Pediatric Cytomegalovirus Infection Differential Diagnoses

Updated: Jan 27, 2015
  • Author: Mark R Schleiss, MD; Chief Editor: Russell W Steele, MD  more...
  • Print
DDx

Diagnostic Considerations

The differential diagnosis for cytomegalovirus (CMV) infection depends on the disease category, the age of the patient, and epidemiologic considerations.

In the neonate with congenital infection, the differential diagnosis includes any of the TORCH agents. Congenital toxoplasmosis may mimic congenital CMV infection but is much less common in the United States; however, in parts of Europe, particularly France and Belgium, congenital toxoplasmosis is a common and significant problem. In contrast to congenital CMV, the intracranial calcifications observed in congenital toxoplasmosis tend to be scattered diffusely throughout the brain and not in the classic periventricular distribution of CMV, which may be an important clue.

Other congenital infections to be considered include lymphocytic choriomeningitis virus (LCMV) infection, [39] herpes simplex virus (HSV) infection, syphilis, enteroviral disease, HIV infection, and rubella.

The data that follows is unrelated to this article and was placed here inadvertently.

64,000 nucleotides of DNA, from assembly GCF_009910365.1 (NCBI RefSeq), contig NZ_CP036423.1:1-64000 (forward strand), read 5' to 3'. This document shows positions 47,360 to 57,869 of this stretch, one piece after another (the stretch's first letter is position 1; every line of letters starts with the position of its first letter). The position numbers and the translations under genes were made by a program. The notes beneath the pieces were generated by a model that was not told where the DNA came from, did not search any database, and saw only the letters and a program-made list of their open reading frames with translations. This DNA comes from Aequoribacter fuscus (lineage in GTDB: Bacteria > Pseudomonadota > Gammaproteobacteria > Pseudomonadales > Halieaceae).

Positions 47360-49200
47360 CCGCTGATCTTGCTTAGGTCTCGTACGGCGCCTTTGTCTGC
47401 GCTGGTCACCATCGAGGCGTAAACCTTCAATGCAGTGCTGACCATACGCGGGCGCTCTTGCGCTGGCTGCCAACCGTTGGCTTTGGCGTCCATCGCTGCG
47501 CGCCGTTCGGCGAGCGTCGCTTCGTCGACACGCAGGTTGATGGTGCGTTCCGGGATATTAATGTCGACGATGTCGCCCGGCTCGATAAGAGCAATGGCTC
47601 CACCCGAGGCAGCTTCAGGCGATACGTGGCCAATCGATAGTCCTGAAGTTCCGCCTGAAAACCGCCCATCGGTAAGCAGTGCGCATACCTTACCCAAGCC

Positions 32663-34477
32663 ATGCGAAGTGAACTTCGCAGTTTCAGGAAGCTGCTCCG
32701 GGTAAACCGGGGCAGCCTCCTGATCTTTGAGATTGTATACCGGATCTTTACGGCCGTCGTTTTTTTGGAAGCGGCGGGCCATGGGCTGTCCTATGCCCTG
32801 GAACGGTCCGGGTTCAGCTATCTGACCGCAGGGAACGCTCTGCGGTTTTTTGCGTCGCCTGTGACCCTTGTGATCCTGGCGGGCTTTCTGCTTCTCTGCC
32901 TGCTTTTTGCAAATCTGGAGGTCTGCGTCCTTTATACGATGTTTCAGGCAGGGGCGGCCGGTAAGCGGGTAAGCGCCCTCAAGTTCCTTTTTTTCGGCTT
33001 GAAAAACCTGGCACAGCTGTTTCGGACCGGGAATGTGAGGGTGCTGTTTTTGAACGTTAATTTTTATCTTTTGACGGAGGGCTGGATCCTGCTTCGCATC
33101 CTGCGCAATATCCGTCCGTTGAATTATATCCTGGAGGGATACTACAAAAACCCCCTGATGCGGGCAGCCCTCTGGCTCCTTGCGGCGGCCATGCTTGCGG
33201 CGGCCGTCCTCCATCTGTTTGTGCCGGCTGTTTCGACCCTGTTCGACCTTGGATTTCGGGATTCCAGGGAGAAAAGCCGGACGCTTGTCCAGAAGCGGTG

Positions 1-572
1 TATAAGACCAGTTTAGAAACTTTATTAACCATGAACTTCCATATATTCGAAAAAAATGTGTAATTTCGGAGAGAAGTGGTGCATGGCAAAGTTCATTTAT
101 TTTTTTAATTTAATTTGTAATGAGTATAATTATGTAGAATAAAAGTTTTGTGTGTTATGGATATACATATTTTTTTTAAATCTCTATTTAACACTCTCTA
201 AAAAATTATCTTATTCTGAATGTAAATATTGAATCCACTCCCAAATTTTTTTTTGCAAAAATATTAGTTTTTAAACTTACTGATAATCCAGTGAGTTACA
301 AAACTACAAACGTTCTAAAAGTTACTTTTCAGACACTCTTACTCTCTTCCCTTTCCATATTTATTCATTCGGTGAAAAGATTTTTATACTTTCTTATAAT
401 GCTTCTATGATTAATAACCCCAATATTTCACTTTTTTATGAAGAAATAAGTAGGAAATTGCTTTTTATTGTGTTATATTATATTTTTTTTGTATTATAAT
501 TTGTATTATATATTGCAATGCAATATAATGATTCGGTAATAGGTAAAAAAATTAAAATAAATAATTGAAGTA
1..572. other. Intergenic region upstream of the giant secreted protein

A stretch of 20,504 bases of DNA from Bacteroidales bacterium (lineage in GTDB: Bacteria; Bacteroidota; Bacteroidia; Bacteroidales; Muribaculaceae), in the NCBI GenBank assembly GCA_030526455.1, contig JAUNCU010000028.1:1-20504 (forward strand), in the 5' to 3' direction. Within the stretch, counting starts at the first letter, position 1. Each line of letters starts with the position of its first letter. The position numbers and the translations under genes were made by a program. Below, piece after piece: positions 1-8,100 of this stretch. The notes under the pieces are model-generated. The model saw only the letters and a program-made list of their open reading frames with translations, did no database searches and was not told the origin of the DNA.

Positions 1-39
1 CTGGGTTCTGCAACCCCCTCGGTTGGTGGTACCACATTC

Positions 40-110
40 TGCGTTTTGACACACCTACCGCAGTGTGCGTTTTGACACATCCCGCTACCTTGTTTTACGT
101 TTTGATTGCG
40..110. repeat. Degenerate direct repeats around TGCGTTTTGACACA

In older patients, differentiating CMV infection from Epstein-Barr virus (EBV) infection may be clinically difficult. EBV is a more common cause of mononucleosis syndrome than CMV, and the heterophile antibody test results (ie, Monospot) are generally positive, allowing for ready differentiation of the diseases.

In immunocompromised patients, disease syndromes caused by CMV may be difficult to differentiate from other opportunistic infections. For example, CMV pneumonitis following bone marrow transplantation must be differentiated from Pneumocystis carinii infection and other viral infections, such as adenovirus and human herpesvirus 6 (HHV-6) infection. Appropriate diagnostic specimens obtained by studies such as bronchoalveolar lavage are indicated.

Differential Diagnoses